If you are a low income woman in need of health screenings and birth control, you might want to steer clear of Texas. As part of Governor Rick Perry’s “Initiatives to Protect Life,” health clinics that are affiliated with abortion providers will no longer receive any federal or state funding to provide health care services of any kind, including cancer screenings, birth control, or STI testing. Apparently, when Perry states that these initiatives are being put in place to protect life, he is not including women in that group, because if low income women are denied access to cancer screenings as a result of this initiative, that is not protecting their lives. In fact, that is putting their lives in danger.
Through 2012, the Women’s Health Program in Texas received 90 percent of its funding from the federal Medicaid Women’s Health Program. However, when the decision was made in Texas to deny such funding to health clinics that are affiliated with abortion providers–even though there is already a law in place that prevents any federal funding of abortion–Texas lost its right to all federal funding. Instead, the state decided to fund its own women’s health program; however, it will not provide any state funds to clinics affiliated with abortion providers. As a result, Planned Parenthood has effectively been defunded (ABC News).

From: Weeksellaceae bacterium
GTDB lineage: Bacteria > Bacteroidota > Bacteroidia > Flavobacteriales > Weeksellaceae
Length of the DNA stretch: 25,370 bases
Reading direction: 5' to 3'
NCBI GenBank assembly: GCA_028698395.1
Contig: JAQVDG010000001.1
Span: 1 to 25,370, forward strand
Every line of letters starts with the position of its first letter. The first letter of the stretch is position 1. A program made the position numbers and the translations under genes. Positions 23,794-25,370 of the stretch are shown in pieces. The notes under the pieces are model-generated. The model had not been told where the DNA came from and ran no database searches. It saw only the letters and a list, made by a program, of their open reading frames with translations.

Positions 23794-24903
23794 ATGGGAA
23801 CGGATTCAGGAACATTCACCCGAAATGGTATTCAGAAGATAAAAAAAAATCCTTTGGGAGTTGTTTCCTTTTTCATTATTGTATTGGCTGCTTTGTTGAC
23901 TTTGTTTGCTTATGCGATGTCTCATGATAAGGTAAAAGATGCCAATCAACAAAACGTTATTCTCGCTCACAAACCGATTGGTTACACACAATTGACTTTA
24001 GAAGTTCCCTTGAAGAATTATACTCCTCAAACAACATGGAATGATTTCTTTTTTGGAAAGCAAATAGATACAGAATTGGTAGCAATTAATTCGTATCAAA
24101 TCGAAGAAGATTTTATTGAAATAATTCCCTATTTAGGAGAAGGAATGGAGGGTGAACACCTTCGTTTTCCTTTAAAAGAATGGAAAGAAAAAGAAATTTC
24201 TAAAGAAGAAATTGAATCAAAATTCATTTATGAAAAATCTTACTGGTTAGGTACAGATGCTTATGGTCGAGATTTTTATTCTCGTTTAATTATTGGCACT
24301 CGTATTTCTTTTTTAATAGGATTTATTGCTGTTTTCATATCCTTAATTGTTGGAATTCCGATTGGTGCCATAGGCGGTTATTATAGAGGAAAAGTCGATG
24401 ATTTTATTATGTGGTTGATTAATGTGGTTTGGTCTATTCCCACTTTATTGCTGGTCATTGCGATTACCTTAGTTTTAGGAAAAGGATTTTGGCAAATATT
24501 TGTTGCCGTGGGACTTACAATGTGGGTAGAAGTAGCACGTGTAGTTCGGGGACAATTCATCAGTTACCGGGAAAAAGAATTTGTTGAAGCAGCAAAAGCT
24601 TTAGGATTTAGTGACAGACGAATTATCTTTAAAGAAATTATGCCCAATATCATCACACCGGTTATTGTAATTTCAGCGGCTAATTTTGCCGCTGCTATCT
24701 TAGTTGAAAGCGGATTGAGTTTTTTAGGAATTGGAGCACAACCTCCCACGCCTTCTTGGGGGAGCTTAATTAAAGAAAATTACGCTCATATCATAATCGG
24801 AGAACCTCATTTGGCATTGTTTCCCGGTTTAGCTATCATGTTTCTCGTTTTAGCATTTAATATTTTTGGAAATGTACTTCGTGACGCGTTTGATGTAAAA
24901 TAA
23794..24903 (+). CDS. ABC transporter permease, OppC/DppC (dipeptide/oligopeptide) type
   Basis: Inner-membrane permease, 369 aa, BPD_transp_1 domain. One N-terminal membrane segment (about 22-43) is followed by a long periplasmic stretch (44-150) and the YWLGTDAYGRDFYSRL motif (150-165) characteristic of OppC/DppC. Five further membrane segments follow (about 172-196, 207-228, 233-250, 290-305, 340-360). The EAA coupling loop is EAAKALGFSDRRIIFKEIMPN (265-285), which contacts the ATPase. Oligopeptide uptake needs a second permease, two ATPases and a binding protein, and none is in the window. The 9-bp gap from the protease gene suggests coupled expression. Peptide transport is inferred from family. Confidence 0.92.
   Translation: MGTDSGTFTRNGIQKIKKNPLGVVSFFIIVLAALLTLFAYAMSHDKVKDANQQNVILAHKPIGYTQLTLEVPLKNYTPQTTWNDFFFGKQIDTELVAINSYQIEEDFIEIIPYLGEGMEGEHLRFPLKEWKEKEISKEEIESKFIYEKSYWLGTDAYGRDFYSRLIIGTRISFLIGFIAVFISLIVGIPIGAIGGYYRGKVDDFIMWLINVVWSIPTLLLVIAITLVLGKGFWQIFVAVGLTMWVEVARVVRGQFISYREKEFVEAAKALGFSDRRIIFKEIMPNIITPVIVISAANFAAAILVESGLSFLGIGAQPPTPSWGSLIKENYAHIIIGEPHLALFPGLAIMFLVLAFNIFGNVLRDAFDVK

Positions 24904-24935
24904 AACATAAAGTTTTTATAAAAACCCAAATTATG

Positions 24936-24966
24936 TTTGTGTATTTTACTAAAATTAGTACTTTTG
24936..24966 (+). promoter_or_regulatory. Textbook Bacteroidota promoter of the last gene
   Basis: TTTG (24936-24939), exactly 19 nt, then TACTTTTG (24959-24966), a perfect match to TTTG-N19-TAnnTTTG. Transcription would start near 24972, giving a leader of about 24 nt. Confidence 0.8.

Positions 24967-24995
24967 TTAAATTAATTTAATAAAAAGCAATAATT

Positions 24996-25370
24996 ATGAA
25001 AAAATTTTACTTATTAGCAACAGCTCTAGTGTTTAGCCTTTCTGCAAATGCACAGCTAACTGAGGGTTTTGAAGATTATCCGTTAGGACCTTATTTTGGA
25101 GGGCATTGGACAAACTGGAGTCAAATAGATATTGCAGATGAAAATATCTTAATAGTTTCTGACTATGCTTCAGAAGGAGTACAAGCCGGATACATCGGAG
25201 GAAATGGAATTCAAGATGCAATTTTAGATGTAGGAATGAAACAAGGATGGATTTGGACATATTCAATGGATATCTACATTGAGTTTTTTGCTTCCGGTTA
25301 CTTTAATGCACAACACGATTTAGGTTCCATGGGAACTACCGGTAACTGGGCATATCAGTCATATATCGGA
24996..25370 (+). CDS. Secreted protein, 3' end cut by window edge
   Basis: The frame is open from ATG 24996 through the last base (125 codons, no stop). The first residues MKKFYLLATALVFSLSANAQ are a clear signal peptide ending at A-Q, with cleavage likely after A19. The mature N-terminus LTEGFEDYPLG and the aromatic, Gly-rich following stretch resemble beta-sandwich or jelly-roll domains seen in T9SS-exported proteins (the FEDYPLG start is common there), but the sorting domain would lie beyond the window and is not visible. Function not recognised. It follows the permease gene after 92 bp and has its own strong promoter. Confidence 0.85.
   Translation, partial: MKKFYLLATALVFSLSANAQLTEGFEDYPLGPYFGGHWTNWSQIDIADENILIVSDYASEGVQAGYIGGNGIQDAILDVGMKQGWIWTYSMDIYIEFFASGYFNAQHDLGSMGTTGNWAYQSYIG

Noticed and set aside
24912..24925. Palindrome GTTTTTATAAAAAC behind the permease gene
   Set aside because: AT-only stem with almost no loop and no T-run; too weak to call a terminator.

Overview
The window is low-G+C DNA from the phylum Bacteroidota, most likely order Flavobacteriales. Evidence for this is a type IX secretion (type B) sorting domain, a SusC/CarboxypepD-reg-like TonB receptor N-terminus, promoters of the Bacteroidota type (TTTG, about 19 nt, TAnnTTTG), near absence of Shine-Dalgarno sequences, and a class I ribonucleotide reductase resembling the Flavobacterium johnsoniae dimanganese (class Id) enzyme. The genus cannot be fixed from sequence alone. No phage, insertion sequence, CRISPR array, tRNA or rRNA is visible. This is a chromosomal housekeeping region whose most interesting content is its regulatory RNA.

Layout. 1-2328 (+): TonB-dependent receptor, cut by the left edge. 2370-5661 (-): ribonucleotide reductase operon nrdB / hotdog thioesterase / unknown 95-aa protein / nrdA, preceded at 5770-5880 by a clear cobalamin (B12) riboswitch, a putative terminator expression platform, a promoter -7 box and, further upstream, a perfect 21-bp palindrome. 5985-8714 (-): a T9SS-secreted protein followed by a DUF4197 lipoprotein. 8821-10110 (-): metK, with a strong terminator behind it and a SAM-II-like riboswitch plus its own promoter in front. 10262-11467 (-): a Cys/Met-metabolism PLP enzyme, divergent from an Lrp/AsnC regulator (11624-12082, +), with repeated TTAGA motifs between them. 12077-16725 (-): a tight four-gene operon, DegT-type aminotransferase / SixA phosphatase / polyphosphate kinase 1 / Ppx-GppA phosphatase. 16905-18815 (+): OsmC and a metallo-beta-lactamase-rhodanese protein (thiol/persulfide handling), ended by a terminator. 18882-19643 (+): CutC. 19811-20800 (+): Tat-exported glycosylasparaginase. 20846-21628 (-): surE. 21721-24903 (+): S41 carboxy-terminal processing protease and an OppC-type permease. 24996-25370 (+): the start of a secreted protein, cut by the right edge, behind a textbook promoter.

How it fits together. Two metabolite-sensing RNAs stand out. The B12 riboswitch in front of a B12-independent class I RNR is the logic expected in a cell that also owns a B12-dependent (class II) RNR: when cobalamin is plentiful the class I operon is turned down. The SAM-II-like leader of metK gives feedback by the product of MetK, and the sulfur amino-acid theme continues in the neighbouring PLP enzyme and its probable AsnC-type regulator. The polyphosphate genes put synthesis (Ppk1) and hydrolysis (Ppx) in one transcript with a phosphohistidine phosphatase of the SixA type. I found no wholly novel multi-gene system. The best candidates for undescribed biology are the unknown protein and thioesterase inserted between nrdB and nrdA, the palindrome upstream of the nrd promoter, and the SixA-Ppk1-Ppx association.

According to Governor Perry, “The ideal world is a world without abortion. Until then, however, we will continue to pass laws to ensure abortions are as rare as possible under existing law” (ABC News). Not everyone in Texas agrees with his stance. Regina Rogoff, Executive Director of the People’s Community Clinic, an independent health clinic, believes the state legislators are misinformed: “The ignorance, I think, that is so rampant among the legislative community is mind boggling. It seems very skewed, the idea that every woman going in there is getting an abortion. That’s not what it’s about at all” (ABC News).
In fact, according to Planned Parenthood’s annual report, it provided 333,964 abortions in 2011, amounting to 3 percent of the services the organization offered nationwide that year. During that same time frame, the organization saw 4.5 million people for STI testing and treatment, 3.4 million people for contraception services, 1.3 million for cancer screening and prevention, and 1.2 million women for pregnancy tests and prenatal care (Planned Parenthood).
While the new law has now gone into effect, a full hearing is scheduled for tomorrow before a U.S. District Judge, who will decide whether or not to grant Planned Parenthood a temporary injunction. If that injunction is not granted, women in Texas will be left without adequate access to necessary health testing and services. And if low income women are denied these services, the state of Texas will have to cope with additional unintended pregnancies and cancer diagnoses. That will certainly be costly in terms of both lives and money.